The Fusion grips, steers and flows with aplomb… for such a large car. The steering feels a bit dead on center, but once past that, the wheel is accurate, well weighted, and precise. Turn into a corner, and the Fusion grips with minimal understeer, while giving decent feedback through the tiller. It’s possible to alter your line mid-corner without much drama, but then, the BRSAMR is heavy. You feel the suspension working overtime like a fat dude at Zumba. Body roll remains limited, but the alacrity in turn transition is just not there. The brakes stop, but the initial travel felt a bit vague as the big car tries to slow down. It makes commuting easier as you can lazily stomp on it with no finesse, but you are not driving a Focus, and you know it.

Ride quality remains good with firm, damped responses, although the optional larger wheels on my tester transmitted surface irregularities a bit more than I liked. Stick with the stock wheels. You aren’t fooling anyone that you are driving an expensive car, and if you are concerned about that, buy an old Lincoln for cheap, and get some 22’s… so you can indeed be ‘different’.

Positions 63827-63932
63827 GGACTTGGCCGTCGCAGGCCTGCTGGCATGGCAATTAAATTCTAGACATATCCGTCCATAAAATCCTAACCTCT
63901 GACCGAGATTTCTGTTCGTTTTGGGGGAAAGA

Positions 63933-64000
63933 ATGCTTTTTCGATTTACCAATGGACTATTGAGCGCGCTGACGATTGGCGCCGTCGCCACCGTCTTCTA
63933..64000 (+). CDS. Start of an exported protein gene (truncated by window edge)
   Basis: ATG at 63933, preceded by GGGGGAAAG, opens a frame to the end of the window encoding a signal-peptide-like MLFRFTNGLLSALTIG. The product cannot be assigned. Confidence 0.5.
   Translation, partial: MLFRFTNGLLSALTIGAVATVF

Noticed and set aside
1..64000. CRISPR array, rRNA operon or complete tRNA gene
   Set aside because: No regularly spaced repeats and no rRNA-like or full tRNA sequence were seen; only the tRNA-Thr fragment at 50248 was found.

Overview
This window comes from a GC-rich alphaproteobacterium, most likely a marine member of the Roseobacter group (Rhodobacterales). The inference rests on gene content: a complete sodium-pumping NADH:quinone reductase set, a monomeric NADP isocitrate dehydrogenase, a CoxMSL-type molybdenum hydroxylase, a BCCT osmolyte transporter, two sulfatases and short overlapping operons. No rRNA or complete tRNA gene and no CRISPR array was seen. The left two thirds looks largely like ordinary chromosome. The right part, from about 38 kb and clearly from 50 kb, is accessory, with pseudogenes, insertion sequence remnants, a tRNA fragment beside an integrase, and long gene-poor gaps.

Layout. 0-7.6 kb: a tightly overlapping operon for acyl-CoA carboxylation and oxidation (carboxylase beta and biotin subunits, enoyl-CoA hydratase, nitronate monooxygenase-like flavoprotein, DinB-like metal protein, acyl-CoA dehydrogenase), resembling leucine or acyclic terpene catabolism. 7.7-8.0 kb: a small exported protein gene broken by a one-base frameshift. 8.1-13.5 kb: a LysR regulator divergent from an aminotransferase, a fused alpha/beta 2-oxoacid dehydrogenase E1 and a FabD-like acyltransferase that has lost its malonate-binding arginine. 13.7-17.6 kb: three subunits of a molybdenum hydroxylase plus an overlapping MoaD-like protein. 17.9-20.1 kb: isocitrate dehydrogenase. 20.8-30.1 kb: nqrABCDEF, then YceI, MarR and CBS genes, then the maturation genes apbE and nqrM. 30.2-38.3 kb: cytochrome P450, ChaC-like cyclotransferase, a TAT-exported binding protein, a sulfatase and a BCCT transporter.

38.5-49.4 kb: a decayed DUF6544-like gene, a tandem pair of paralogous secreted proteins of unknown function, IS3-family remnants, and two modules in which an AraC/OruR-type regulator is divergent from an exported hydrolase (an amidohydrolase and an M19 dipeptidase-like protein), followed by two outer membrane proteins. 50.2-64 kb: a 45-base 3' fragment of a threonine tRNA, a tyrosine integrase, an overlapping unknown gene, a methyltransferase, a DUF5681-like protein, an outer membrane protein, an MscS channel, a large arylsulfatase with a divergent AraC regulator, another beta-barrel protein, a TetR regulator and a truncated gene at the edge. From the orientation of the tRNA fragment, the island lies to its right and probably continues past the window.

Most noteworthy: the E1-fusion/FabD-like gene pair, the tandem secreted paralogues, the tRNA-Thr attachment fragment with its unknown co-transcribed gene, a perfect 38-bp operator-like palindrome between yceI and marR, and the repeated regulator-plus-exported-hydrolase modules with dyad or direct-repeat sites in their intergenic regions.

Overall, the Fusion was fun when pushed, but only just. Climbing back into my Audi A4 only compounded this impression. I wouldn’t mind trying to flog the Fusion, but I wouldn’t seek out any twisties just because I could.

Oh yeah, I forgot… the engine. Well, I heard something under the hood, but it was so smooth and quiet, I kinda forgot it was there. So did the acceleration curve. At 170bhp and minimal turbo lag, the engine proves adequate, if not mind blowing acceleration. It keeps the excitement down to levels where a Mormon girlfriend won’t leave you for the guy in the Camry, but won’t leave you trying to outgun the hipster in the diesel Golf.


So what IS the Fusion/Mondeo/BRSAMR? It’s simply the best looking, and nearly the most capable mid/full-sized sedan on the market. The Accord drives better. The KIA/Hyundai twins do the same for a bit cheaper, and the Malibu provides subprime financing fodder. Yet I give the Fusion the nod, as it looks good, drives well for a commuter, and has little things that remind you that cars should have character. Now Ford, make an SHO version…but don’t call it the ‘Rapide’.

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Review: 2010 Renaultsport Clio 200 On The Ring Fri, 04 Mar 2011 07:56:34 +0000